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How Do I Literally Start Investing? 4 Ways to Get Started

By Josh Farahzad - Ward Melville High School

“How do I invest?” is a common question that I get from friends and members of the Nextgenvest Club at my high school. Many high schoolers want to start but don’t know how. I started investing at 11 with real money and today manage a substantial portfolio in addition to my parent’s money. Below is everything that has helped me invest and the top tips that I wish I was told before I started investing.

"I just sit in my office and read all day." -Warren Buffett

File:Wall Street Sign.jpg

Step One: Practice Makes Perfect

First, I would begin by signing up for a trading simulation account on www.wallstreetsurvivor.com. You should start practicing in your account by investing in companies that you know of or have heard of. Start thinking of every product as a potential company that you could invest in. What company makes your phone? What company makes your Hamburger? What company do you spend all your time procrastinating on? If you answered: Apple, Shake Shack, and Facebook, then you are in luck for companies that you can invest in.

Step Two: Develop an Investment Thesis

As time progresses you need to start to develop your strategy before you actually make trades with real money. Strategies can involve your view on whether to buy individual stocks or how to maintain a collection of stocks, or portfolio. You can can also experiment with diversification, by buying things like Exchange Traded Funds and Mutual Funds, which pull an aggregate of stocks or bonds together.

Step Three: Read, Read, Read

Read about different investing theories and how great investors have built their portfolios. Try places like Bloomberg, the Wall Street Journal, and MarketWatch. With that said, I don’t recommend reading sites such as www.seekingalpha.com. These sites have articles that are  published by anyone and these people don’t know much more than you, they are just speculating. On that note, only read things about how to invest, not what to invest in.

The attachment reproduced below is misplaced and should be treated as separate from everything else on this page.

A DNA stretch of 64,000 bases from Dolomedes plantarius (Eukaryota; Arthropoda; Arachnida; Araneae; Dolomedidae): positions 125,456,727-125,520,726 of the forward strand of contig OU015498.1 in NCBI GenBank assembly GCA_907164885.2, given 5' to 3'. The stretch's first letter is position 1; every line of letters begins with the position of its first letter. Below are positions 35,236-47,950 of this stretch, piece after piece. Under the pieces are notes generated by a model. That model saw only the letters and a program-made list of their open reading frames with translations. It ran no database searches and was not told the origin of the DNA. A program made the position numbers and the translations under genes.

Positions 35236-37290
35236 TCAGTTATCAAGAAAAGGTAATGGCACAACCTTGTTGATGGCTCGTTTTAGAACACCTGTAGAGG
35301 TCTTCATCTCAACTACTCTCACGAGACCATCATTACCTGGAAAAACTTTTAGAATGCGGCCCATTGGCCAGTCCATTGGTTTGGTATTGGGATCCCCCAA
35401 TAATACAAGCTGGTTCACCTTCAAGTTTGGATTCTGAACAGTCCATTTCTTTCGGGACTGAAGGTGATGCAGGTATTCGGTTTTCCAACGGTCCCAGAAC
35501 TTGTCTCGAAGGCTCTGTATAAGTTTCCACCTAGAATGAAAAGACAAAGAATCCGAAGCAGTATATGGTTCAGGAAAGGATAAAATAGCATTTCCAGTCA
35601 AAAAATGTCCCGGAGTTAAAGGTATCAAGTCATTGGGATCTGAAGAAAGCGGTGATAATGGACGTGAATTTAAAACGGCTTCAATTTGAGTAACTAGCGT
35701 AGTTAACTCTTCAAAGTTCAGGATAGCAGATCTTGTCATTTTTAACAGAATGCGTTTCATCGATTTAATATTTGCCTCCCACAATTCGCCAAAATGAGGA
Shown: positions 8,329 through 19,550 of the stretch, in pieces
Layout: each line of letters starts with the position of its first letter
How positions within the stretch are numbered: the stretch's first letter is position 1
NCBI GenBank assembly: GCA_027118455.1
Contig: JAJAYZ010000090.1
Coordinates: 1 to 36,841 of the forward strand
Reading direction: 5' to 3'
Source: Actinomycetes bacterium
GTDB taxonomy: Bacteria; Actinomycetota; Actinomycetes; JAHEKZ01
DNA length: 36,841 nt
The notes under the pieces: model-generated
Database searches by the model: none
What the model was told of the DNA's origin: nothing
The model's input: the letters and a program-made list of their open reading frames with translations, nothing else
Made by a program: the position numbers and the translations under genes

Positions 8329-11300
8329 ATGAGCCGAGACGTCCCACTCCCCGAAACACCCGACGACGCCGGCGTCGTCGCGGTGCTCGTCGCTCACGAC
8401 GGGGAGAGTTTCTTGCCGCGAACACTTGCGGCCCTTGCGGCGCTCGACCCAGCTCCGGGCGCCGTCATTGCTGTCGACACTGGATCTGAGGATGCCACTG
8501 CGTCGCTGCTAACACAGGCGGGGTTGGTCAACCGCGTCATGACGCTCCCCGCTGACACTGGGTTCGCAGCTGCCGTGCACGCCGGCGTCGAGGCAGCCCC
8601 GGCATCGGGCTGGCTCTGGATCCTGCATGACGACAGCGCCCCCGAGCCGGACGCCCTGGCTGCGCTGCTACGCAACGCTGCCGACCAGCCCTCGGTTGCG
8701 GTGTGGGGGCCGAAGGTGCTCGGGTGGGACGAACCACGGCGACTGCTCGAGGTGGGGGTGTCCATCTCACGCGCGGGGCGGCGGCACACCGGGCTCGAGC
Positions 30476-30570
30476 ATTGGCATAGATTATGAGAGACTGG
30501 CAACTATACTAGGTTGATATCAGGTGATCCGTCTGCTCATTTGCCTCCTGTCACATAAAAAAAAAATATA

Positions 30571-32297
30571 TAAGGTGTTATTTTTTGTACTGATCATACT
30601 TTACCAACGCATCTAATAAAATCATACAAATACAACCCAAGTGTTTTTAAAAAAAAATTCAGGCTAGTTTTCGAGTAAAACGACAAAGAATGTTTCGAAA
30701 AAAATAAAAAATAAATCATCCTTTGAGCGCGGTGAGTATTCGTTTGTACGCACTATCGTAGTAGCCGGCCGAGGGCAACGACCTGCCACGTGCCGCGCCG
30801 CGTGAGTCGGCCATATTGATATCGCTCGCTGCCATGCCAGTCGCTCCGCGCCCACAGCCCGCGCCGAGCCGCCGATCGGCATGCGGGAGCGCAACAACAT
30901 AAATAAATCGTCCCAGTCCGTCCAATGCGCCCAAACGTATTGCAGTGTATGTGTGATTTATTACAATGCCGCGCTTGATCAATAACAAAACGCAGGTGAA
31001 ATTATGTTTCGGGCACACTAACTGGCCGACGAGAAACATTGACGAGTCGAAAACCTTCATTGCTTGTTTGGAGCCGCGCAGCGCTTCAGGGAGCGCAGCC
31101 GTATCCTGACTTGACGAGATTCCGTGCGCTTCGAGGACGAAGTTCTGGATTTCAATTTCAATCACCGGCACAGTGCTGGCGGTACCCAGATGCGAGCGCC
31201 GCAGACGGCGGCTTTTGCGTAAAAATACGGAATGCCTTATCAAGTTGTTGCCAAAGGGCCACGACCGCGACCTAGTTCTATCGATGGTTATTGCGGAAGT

Reading, Studying, Lawyer

Step Four: Try the Real Thing

So let's say that you have a solid grasp on different investing strategies and have some experience with your simulated trading account. Now I would pick the investing strategy that you think works the best. Then, it’s time to try out the real thing and open an online brokerage account. There are plenty of online brokerage houses out there and I would highly recommend the one with the lowest fees. For example, Acorns, Robinhood, or ETrade.

Investing is a complicated subject, most adults don’t even know how to invest. The earlier you can get started, practice, and get comfortable with the process of investing, the better you will be for the long term.